New cell therapy demonstrated to improve memory and prevent epilepsy in mice following TBI

A team of researchers discovered that transplanting embryonic progenitor cells in the brains of mice with TBI resulted in improved memory and prevented the development of epilepsy.

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A team of researchers from the University of California, Irvine (CA, USA) have developed a new cell therapy to improve memory and prevent the development of epilepsy in mice following traumatic brain injury (TBI). 

In the study published in Nature Communications, the team transplanted embryonic, GABAergic progenitor cells, which integrated as mature inhibitory interneurons, in the hippocampus of mice with TBI. 

The researchers discovered that the new transplanted neurons migrated to the injury and formed new connections with the damaged brain cells. within a month following treatment, the mice demonstrated signs of memory improvement, such as being able to distinguish between a box they had unpleasant experience from one where they did not just as well as mice that never had a brain injury. 

The study also revealed that the cell transplant prevented the mice from developing epilepsy, which affected more than half the mice with TBI who did not receive the treatment. 

       Inhibitory neurons are critically involved in many aspects of memory, and they are extremely vulnerable to dying after a brain injury,” commented senior author, Robert Hunt (University of California, Irvine). “While we cannot stop interneurons from dying, it was exciting to find that we can replace them and rebuild their circuits.”

Hunt and his team previously used a similar technique in newborn mice to improve memory in mice with a genetic disorder, however, this current study represents an exciting advancement for the researchers.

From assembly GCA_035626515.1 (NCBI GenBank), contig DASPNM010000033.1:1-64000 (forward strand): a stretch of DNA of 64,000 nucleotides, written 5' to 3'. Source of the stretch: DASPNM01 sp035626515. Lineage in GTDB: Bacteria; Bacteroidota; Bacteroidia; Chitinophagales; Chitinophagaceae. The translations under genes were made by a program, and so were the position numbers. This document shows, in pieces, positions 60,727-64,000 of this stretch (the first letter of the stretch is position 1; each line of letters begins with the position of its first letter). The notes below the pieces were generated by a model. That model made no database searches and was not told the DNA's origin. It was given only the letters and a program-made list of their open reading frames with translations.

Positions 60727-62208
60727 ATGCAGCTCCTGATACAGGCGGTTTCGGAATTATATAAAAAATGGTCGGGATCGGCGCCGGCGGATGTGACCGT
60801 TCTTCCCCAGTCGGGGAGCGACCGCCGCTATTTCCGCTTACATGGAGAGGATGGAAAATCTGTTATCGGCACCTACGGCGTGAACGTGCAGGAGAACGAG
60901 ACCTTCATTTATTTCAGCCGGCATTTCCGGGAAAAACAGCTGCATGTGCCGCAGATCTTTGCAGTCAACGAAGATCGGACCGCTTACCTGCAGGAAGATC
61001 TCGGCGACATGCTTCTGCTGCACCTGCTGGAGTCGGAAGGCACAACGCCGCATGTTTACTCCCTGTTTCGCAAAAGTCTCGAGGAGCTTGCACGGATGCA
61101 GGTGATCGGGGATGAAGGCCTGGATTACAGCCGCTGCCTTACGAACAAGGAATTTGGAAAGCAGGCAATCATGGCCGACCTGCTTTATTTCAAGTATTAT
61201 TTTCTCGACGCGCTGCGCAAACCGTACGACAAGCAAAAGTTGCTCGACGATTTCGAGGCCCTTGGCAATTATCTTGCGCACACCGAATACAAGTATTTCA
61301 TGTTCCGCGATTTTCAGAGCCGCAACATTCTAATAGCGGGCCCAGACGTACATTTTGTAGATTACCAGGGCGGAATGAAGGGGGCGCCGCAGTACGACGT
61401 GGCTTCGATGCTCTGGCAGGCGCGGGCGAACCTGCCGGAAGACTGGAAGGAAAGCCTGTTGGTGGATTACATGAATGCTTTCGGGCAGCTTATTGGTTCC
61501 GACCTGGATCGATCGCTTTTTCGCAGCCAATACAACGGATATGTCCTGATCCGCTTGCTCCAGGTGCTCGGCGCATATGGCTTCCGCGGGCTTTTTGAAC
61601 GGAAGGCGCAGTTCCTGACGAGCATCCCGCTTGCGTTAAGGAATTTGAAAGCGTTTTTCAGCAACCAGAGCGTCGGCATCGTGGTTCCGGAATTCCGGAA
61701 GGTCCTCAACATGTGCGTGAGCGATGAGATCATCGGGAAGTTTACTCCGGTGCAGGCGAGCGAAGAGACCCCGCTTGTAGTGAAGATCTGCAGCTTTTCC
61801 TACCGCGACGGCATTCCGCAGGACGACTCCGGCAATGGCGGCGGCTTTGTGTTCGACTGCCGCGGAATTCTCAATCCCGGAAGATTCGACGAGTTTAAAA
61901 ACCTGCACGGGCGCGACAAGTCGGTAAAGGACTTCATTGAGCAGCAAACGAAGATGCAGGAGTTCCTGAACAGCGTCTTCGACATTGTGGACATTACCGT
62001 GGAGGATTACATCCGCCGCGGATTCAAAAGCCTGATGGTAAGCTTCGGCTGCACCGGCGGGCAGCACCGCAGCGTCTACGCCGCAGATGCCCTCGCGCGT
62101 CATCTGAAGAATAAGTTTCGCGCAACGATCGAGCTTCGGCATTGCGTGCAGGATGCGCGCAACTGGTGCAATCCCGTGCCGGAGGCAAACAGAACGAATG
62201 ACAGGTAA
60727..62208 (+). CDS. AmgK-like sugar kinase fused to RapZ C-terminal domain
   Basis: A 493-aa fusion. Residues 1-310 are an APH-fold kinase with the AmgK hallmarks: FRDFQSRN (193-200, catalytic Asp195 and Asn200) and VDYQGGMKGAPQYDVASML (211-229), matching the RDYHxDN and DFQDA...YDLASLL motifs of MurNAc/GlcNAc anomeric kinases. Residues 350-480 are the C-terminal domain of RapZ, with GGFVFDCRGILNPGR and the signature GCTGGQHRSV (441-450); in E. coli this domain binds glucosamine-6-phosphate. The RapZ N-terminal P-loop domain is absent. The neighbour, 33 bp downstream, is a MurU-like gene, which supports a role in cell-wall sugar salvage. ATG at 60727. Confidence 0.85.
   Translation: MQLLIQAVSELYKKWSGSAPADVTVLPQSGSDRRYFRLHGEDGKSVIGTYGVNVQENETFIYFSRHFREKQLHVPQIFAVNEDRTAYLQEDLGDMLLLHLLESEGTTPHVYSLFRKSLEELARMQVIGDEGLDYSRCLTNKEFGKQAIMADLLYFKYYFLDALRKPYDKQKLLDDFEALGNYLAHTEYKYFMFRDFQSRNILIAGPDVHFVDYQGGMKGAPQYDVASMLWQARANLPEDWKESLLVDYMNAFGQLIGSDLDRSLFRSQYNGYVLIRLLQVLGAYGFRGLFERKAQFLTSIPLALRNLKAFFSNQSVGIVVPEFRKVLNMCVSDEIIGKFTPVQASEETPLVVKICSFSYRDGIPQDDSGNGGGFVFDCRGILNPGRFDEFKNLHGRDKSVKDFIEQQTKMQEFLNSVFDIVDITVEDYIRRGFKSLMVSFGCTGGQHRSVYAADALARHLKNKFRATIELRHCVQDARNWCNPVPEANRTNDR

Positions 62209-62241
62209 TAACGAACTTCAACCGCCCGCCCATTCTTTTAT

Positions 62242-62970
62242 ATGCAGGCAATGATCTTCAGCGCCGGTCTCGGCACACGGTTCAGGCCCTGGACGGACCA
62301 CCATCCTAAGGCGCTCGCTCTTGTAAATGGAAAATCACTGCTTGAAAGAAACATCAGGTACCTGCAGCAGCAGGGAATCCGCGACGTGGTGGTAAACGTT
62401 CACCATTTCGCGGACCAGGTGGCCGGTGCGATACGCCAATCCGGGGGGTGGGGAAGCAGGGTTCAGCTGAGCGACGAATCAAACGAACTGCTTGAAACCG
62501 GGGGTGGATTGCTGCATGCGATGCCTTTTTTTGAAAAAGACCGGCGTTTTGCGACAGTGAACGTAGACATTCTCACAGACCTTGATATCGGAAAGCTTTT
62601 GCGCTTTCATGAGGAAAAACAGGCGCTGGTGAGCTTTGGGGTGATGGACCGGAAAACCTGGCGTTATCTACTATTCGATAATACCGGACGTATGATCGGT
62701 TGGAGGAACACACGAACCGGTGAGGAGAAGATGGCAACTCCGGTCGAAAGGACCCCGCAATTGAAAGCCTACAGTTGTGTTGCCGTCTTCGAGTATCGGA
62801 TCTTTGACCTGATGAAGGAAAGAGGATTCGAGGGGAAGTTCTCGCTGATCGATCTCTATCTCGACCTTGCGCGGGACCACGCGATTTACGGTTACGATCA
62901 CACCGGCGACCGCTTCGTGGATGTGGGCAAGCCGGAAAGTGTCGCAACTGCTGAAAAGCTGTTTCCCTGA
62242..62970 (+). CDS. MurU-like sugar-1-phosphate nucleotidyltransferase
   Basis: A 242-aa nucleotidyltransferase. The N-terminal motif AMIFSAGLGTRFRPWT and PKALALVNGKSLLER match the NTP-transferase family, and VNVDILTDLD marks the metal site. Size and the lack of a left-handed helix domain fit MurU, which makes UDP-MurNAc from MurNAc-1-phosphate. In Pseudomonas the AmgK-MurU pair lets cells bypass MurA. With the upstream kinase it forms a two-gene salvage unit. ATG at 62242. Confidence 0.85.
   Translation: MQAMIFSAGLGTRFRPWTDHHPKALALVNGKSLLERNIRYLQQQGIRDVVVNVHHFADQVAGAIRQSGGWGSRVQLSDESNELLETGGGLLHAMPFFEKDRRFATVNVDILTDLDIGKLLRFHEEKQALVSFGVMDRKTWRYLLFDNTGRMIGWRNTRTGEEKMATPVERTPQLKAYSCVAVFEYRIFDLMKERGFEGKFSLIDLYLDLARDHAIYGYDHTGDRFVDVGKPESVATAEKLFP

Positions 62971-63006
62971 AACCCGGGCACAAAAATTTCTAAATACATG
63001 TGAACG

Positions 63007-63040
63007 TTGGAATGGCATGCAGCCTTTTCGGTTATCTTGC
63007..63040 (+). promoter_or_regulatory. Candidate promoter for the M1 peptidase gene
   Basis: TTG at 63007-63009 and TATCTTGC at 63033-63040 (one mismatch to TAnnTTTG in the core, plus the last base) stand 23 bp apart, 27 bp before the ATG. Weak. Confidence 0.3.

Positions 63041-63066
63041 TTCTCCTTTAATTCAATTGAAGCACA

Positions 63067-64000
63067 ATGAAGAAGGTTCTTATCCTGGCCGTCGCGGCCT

The idea to regrow neurons that die off after a brain injury is something that neuroscientists have been trying to do for a long time,” Hunt explained. “But often, the transplanted cells don’t survive, or they aren’t able to migrate or develop into functional neurons.”

The team silenced the transplanted cells using a drug, which resulted in the memory problems returning, further confirming their initial observations. 

        It was exciting to see the animals’ memory problems come back after we silenced the transplanted cells, because it showed that the new neurons really were the reason for the memory improvement,” commented Bingyao Zhu (University of California, Irvine), first author of the study.

TBI affects 2 million Americans per year and many of those experience memory loss and can develop epilepsy, however, there is currently no available treatment. Therefore, further research creating interneurons from human stem cells could have great positive impact on TBI patients. 

        So far, nobody has been able to convincingly create the same types of interneurons from human pluripotent stem cells, but I think we’re close to being able to do this,” concluded Hunt. 

Sources: Zhu B, Eom J and Hunt RF. Transplanted interneurons improve memory precision after traumatic brain injury. Nat. Commun. doi:10.1038/s41467-019-13170-w (2019) (Epub ahead of print); 

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